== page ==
The Oguier Family
On the evening of March 6, 1556, French officials began a search of Protestants meeting illegally in houses. They came to the house of Robert Oguier, which was a little home church where both rich and poor were taught the Scriptures. After entering, they seized several books and arrested the husband, his wife, and their two sons, leaving their two daughters in the house.
A few days later, the prisoners were brought before the magistrates to be interrogated. “It is told us that you never come to mass, yea, and also dissuade others. We are further informed that you maintain worship services in your house, causing erroneous doctrines to be preached there, contrary to the ordinances of our holy mother the church.” Robert Oguier confessed to the first charge and justified his conduct by proving from the Scriptures that the saying of mass was contrary to the ordinances of Jesus Christ; and he defended the religious meetings in his house by showing that they were commanded by our blessed Saviour Himself.
One of the magistrates asked what was done when the people met at the home church. Baudicon, one of Robert’s sons who was particularly active in evangelism, answered, “when we meet together in the name of our Lord Jesus Christ, we first of all prostrate upon our knees before God, and in the humility of our spirits do make a confession of our sins before His Divine Majesty. Then we pray that the word of God may be rightly divided, and purely preached; we also pray for our sovereign lord the emperor, and for his honourable counsellors, that the commonwealth may be peaceably governed to the glory of God; yea, we forget not you whom we acknowledge as our superiors, entreating our God for you and for this city, that you may maintain it in all tranquility.”
Each family member made an open confession of his faith, and then was returned to prison. They were put to torture to make them confess who frequented their house; but they would disclose no one, except for those were known to the judges or were away at that time. A few days later, the Oguiers were brought before the magistrates again and asked whether they would submit to the will of the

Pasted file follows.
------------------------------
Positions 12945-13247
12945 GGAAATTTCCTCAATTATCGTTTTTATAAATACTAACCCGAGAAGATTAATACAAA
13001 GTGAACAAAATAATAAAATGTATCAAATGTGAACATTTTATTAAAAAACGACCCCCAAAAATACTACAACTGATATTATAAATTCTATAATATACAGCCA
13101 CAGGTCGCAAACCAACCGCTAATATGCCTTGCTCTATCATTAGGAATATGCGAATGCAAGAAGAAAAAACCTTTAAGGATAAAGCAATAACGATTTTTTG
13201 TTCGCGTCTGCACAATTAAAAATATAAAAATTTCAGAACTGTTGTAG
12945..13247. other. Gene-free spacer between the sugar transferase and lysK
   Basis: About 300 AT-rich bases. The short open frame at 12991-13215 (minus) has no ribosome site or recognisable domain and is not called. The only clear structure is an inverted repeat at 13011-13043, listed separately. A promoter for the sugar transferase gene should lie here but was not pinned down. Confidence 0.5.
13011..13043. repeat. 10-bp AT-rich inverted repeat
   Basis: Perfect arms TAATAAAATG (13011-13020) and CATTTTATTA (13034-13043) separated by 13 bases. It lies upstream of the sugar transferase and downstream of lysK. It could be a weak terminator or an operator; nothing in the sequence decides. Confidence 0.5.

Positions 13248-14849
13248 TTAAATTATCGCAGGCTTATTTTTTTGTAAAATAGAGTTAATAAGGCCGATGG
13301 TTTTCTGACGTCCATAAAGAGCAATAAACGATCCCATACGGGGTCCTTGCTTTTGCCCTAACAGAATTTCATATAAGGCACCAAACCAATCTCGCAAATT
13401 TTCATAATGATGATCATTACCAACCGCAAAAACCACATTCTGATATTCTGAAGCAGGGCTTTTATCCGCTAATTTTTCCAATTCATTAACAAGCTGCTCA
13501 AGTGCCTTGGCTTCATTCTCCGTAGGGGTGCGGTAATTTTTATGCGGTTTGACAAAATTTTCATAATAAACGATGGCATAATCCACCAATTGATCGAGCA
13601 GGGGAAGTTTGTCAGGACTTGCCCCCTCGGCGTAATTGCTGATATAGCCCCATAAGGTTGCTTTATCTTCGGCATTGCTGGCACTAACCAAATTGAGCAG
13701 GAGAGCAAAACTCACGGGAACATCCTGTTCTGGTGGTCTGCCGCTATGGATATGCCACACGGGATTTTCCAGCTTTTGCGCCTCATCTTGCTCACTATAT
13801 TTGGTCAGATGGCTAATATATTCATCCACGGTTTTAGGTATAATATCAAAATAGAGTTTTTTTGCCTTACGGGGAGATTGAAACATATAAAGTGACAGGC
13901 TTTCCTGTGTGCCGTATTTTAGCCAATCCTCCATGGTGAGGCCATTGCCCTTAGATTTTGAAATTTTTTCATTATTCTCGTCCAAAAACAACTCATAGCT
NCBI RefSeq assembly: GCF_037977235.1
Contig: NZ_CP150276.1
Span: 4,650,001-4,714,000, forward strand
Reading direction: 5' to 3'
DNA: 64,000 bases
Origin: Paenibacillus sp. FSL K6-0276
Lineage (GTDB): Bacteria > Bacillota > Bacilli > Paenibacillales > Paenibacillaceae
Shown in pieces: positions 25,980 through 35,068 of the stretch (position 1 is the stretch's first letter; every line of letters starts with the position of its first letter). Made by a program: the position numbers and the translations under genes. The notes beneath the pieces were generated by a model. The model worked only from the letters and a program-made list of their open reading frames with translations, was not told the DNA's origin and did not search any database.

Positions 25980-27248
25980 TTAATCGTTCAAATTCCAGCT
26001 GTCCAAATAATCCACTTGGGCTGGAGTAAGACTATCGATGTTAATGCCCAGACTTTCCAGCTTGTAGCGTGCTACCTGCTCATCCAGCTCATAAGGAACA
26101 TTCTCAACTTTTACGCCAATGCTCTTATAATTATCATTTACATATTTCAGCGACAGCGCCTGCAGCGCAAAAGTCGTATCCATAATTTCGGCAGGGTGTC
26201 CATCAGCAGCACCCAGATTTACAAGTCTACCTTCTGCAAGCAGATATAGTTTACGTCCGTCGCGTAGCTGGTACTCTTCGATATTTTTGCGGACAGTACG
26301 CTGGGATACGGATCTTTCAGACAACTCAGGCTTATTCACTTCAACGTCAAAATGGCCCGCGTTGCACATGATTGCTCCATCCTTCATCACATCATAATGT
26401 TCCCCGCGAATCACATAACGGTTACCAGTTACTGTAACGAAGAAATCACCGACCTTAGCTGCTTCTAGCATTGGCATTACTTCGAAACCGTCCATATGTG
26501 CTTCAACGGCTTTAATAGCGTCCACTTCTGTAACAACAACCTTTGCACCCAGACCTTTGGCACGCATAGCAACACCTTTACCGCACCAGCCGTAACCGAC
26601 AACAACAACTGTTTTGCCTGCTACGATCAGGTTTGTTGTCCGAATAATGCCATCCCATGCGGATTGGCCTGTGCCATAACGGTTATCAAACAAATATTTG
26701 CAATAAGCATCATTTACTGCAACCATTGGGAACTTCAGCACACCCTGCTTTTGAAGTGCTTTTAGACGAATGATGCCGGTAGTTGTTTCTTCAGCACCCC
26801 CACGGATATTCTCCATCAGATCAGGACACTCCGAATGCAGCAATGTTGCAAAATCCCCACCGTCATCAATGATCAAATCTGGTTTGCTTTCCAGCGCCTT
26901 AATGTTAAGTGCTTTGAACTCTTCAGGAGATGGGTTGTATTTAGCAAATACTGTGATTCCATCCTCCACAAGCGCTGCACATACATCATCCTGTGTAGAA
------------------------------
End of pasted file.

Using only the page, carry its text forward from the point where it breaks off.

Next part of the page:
magistrates. Robert and his son Baudicon agreed. But the younger brother—Martin—and Robert’s wife answered that they would not, so they were sent back to the prison. Father and son were promptly sentenced to be burnt alive to ashes and were told, “today you shall go to dwell with all the devils in hell-fire.”
As they were about to separate Baudicon from his father, he pleaded with them, “leave my father alone, and trouble him not. He is an old man, and has an infirm body; hinder him not, I pray you, from receiving the crown of martyrdom.” They were then taken into separate rooms to be prepared for the burning. One of those preparing Baudicon told him, “if you were my brother, I would sell all I am worth to buy fagots to burn you.” Baudicon answered, “well, sir, the Lord show you more mercy.” In the meantime, some of the priests urged Robert to take a crucifix into his hands, so that the people would not be upset so much when they saw him. And so they fastened the crucifix between his hands. But as soon as Baudicon was brought out with his father, he saw the crucifix, pulled it from his father’s hands, and threw it away saying, “Alas! Father, what do you now? Will you play idolater at our last hour? What reason do the people have to offend at us for not receiving a Christ of wood? We bear upon our hearts the cross of Christ, the son of the ever-living God.”
As they were being dragged to the stake, Baudicon began to sing the 16th Psalm. A friar cried out, “do you not hear what wicked errors these heretics sing, to beguile the people with?” Baudicon heard him and replied, “callest thou the Psalms of David errors? But no wonder, for you usually blaspheme against the Spirit of God.” Then turning his eyes to his father, who was about to be chained to the stake, he said “be of good courage, father; the worst will soon be past.” And he prayed, “O God, Father everlasting, accept the sacrifice of our bodies, for Thy well-beloved Son Jesus Christ’s sake.” One of the friars cried out, “heretic, thou liest; he is not thy father; the devil is thy father.” Fires were then put to the straw and wood. Baudicon often repeated to his father, “faint not, father, nor be afraid; yet a very little while, and we shall enter the heavenly mansions.” “Jesus Christ, thou Son of God, into thy hand do we commend our spirits.” And then they died.
Adapted from John Foxe, The Book of Martyrs (London: Pickering & Inglis, no date): 46-50.
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